Mandarin Summer (1981) was Fiona Kidman’s second novel, following on from her ground-breaking first novel, A Breed of Women, (1979) which broke social taboos about mixed-race relationships in New Zealand. Mandarin Summer is an interesting book because it shows Kidman early in her impressive career as a writer, experimenting with her writing style and again being unafraid to tackle taboo topics.
However, perhaps second-novel-syndrome was at work with this novel because the narrative voice is not quite under control. It’s not enough to spoil the flow of the novel but it does occasionally jar. The story is narrated by Emily Freeman in two time-frames: as an adult looking back on extraordinary events in her childhood, and also as a child living the events. Sometimes these narrations slip and Emily-the-child sounds a lot more like a jaundiced adult than she should.
I spent an uncomfortable night in the narrow bed. My first appraisal of the sheets being damp was correct. I thought that my mother would be seriously worried if she knew, but I didn’t have the opportunity to tell her. When I got back to the room where I had left my parents, by following my nose to the light, much as a person will head downstream to find a stream, and eventually arrived back on one of the outside balconies, she had gone. The door was standing ajar and there were signs that at least a couple of suitcases had been turned out in search of something. An apron and a change of clothes as I would learn. (p47)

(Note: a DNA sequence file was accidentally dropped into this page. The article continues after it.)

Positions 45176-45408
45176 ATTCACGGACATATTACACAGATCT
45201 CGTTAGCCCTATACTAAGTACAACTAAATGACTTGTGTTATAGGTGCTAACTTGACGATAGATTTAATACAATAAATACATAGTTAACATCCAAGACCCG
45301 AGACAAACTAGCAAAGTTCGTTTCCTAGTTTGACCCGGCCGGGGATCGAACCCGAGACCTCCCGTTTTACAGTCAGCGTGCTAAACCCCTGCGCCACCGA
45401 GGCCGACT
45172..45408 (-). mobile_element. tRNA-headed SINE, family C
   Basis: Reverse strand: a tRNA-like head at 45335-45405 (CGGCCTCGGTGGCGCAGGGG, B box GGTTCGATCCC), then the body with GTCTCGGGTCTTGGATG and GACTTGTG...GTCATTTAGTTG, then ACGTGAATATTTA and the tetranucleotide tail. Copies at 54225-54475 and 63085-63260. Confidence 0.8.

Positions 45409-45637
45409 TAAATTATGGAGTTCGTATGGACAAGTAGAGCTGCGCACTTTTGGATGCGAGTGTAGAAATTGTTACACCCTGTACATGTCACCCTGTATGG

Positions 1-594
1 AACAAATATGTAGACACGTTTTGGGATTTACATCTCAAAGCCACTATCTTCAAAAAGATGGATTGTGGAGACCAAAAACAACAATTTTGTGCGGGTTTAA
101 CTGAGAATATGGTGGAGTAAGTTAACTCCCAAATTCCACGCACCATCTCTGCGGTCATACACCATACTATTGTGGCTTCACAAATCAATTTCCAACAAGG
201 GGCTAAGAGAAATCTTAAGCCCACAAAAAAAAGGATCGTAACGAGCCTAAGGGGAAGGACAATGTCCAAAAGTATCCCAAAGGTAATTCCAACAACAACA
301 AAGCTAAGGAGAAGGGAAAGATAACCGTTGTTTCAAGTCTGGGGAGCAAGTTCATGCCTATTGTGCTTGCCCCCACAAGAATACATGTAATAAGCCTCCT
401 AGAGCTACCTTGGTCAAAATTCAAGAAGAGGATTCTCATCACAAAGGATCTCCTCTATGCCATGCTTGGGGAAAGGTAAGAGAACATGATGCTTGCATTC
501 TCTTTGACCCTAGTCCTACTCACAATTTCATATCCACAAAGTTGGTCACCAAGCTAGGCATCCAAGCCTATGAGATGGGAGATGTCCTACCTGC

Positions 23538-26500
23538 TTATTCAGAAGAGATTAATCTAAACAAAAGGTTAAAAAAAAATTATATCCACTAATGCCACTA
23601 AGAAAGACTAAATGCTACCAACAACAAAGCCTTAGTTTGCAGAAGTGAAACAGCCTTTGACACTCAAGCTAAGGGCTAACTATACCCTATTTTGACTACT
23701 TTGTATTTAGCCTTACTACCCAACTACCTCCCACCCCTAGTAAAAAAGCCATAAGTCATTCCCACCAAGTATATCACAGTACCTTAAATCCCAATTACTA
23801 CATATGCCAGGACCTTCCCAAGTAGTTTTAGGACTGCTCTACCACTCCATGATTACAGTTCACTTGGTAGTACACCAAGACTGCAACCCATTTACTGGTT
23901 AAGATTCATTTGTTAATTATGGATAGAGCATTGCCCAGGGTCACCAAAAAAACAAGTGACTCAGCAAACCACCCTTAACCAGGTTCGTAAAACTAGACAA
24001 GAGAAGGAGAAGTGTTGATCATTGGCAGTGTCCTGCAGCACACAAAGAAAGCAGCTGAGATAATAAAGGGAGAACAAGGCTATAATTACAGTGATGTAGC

The sentence construction sounds slightly quaint, almost Victorian in style. Rather odd for an eleven-year-old child, even one as much of a prig as Emily is. But it’s a Gothic novel, so we’re meant to be disconcerted, and it’s not long before the winding corridors, dark spaces and Rebecca-esque shrubberies of Carlyle House dispel the occasional clunkiness in the prose.
It’s 1946. Emily’s father, Luke Freeman, has been conned into buying land ‘up north’ on a promise of ‘light work’ on the Barnsley’s property while he builds a house for his family. He’s not long back from the war, and has had a bad one, so he’s diffident, uncommunicative and easily intimidated by people of superior social status. Emily’s mother, Constance, had ‘married down’ to avoid being ‘left on the shelf’ and when she arrives from Wellington with Emily in tow, she’s disconcerted to discover that she’s expected to be the cook. It’s not the reunion they were expecting.